This material may actually have worked well as mid-period Hitchcock, though I believe it would have fallen short in one respect. Hitchcock, chronicler of phobias, ever mistrustful of the human race, would have had to reach somewhere very deep inside to create the warmth between boy and butler, something which Reed does beautifully. A great director of young actors, he coaxes something special out of Bobby Henry here, even though he later noted “A child of eight can't act. A good actor must take something away, lose a part of himself before he can create a role. But with the right sort of child such as Bobby, there is nothing in the way. There is absolutely no resistance. He will do everything you tell him". When I first read that remark, it immediately reminded me of Spielberg, that other fine director of young actors, and it was no surprise when I later found that Carol Reed had been an important influence on him.

The butler, Baines, is played by a doyen of the stage and screen, British actor Ralph Richardson. His vocation requires him to keep his manner measured at all times, which makes it even stranger the manner in which Richardson convinces us, minutes into the movie, of why his character is deserving of such unquestioning idolatry. His precise line readings amplify the nuances in Greene’s script, which is, as befits a slumming novelist, ever-sensitive to the small gesture. As his character gets further and further embroiled, one expects Baines to take it out on the boy. But he never gets cross, never cracks under pressure, and wins our sympathy all the more for it.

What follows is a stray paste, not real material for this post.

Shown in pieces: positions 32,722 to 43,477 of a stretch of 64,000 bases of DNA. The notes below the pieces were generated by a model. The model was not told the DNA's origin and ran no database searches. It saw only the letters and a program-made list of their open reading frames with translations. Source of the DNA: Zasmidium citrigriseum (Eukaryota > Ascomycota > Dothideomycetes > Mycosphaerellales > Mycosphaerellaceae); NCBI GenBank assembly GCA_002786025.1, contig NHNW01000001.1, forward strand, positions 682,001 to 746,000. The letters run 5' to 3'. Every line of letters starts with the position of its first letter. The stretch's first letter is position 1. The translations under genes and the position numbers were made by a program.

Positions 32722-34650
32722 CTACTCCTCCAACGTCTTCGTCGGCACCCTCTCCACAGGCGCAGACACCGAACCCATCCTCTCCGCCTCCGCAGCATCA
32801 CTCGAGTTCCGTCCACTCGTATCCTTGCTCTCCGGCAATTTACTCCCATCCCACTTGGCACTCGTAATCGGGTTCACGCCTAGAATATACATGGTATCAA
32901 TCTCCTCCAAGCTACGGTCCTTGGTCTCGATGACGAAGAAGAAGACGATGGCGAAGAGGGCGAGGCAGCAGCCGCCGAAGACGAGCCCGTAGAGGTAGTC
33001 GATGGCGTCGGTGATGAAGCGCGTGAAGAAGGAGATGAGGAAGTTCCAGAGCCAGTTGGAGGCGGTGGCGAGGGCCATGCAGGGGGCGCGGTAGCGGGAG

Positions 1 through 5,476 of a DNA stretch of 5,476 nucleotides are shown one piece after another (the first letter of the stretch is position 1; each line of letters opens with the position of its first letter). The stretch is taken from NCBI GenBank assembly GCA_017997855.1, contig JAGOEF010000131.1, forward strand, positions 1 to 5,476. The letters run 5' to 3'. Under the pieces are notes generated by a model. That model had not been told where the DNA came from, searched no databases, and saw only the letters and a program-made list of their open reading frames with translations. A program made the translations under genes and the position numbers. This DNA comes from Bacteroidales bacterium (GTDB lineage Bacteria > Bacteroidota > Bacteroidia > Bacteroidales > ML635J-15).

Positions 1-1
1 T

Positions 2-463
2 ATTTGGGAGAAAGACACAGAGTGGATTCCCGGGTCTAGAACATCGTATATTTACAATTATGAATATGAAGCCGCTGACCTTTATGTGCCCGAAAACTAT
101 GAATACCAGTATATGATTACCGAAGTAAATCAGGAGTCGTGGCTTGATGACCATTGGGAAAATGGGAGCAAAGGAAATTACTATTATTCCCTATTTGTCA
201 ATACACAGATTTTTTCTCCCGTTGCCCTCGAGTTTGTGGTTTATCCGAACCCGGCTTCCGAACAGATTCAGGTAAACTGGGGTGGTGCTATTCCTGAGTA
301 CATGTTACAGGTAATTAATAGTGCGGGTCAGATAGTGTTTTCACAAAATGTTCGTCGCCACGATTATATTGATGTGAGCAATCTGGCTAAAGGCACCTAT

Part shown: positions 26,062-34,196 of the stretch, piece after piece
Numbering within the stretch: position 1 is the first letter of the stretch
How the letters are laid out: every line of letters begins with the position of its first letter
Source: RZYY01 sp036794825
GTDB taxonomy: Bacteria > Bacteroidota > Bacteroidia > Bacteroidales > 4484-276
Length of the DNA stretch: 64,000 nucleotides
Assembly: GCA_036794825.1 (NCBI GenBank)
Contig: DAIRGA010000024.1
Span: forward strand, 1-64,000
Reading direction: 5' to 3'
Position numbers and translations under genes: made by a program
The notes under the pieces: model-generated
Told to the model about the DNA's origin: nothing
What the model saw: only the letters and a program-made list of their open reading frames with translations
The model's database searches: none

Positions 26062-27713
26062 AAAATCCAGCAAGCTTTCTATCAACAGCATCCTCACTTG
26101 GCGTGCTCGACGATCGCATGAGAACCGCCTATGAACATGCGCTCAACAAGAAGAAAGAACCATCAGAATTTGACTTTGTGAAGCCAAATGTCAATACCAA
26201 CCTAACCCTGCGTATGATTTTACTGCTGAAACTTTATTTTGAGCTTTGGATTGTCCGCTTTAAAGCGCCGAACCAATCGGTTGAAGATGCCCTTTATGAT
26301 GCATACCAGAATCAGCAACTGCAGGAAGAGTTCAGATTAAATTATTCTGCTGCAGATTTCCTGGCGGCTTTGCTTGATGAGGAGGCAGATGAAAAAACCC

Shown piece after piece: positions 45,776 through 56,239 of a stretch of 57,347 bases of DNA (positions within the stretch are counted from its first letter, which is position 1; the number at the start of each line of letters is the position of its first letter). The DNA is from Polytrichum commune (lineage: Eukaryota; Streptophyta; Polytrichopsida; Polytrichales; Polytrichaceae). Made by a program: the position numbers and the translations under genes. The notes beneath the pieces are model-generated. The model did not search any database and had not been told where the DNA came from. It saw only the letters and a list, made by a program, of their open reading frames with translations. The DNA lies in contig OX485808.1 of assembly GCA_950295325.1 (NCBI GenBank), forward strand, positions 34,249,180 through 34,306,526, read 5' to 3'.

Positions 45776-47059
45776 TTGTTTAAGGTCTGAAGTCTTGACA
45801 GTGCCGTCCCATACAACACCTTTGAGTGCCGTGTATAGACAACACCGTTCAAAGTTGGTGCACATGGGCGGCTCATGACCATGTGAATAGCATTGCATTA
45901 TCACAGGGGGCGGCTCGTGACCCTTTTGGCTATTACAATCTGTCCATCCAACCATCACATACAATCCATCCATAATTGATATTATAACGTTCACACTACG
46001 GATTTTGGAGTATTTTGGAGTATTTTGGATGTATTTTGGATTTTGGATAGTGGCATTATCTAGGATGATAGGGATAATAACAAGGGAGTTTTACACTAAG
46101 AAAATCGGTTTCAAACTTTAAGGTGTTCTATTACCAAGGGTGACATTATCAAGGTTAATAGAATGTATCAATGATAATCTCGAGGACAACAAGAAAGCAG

One reason this movie works so well is that there is barely a wasted scene in its entire running length. One scene in particular, half way into the movie, stands out for me as a perfect balance of plot furthering, social commentary, subtle class comedy and suspense. After a midnight run through London which is every bit as visually expressive and suspenseful as the famous stalking sequence in ‘The Third Man’, Phillip is brought to the station by a kindly policeman. The officers there try and get him to talk, but instead he goes to the nearest thing to a mother figure in there, a street walker brought in for questioning. Her attempts to try and talk to him are hilarious because she’s obviously forgotten how to carry on a conversation without propositioning someone. It is fitting that the scene ends with a remark concerning a character’s implied infidelity. It’s a seemingly throwaway moment, but on closer inspection illuminates the irony at the centre of the movie - how betrayals carried out without the intent to betray can be more dangerous than the regular ones.